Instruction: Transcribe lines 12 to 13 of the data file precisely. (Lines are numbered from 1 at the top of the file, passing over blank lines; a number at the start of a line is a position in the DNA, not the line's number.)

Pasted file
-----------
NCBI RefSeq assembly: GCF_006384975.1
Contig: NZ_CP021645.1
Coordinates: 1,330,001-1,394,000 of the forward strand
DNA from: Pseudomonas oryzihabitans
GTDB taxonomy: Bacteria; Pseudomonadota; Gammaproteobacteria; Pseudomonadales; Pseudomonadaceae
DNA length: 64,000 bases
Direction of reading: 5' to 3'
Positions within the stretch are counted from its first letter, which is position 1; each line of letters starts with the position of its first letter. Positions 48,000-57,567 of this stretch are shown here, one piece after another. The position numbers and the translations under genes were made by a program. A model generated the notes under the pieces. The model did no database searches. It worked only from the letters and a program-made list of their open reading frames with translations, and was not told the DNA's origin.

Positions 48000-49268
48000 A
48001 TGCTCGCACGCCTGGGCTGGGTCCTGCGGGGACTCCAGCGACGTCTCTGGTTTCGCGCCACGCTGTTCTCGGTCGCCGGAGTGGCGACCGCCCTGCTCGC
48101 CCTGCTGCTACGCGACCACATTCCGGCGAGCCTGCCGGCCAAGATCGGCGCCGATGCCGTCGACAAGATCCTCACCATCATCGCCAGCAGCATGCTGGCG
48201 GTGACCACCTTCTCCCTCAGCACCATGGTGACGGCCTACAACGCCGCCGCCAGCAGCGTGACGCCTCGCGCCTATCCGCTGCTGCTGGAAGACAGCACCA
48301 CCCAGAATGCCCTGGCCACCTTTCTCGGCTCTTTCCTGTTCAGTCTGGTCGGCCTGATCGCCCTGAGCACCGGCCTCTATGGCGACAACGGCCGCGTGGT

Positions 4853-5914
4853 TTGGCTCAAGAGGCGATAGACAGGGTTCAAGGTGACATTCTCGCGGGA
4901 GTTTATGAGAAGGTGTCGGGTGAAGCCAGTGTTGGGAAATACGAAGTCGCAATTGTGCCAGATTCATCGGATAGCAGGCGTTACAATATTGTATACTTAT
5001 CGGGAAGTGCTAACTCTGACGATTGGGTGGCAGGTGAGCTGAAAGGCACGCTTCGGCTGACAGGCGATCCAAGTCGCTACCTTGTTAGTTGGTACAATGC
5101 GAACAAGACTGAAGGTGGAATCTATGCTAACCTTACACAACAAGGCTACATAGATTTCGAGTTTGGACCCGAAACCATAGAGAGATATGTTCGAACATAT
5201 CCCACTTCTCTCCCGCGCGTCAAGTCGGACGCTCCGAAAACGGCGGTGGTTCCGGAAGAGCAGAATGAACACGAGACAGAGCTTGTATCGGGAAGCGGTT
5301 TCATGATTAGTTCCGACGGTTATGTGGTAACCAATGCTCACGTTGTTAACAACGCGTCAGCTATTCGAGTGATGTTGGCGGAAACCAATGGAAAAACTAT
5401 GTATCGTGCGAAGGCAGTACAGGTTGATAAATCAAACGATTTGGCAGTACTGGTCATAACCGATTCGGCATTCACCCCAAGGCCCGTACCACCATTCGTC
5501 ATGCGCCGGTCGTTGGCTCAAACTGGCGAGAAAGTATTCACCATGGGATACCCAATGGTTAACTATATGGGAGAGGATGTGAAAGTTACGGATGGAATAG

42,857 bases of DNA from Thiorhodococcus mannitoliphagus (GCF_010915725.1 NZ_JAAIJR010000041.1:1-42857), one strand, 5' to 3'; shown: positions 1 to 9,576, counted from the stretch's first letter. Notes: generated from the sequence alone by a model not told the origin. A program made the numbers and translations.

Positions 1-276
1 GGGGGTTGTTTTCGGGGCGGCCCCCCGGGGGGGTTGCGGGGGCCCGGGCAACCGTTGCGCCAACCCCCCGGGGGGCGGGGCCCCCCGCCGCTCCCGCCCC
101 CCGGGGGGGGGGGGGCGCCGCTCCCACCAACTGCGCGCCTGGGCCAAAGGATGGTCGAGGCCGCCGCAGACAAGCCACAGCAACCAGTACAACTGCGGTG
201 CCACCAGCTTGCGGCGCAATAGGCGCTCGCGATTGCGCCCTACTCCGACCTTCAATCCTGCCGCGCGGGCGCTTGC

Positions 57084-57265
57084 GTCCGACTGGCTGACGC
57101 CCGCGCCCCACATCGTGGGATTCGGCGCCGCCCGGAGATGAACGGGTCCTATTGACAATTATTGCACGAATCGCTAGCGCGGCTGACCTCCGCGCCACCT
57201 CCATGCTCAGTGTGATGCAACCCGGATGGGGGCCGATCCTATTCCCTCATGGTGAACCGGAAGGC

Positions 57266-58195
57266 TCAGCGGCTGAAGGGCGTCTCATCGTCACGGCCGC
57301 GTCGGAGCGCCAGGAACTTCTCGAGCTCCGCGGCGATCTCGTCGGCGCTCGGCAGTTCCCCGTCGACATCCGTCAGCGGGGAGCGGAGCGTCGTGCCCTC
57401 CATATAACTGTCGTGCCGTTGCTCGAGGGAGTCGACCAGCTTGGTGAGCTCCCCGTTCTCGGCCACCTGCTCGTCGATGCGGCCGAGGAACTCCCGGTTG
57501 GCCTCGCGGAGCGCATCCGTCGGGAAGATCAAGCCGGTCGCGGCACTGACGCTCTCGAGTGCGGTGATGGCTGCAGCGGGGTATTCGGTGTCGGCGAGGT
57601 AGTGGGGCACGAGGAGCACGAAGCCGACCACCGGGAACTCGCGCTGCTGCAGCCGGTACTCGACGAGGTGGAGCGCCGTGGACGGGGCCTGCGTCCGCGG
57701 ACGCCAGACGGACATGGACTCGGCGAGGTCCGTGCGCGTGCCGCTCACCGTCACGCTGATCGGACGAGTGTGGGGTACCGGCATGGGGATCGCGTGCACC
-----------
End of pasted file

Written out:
48101 CCTGCTGCTACGCGACCACATTCCGGCGAGCCTGCCGGCCAAGATCGGCGCCGATGCCGTCGACAAGATCCTCACCATCATCGCCAGCAGCATGCTGGCG
48201 GTGACCACCTTCTCCCTCAGCACCATGGTGACGGCCTACAACGCCGCCGCCAGCAGCGTGACGCCTCGCGCCTATCCGCTGCTGCTGGAAGACAGCACCA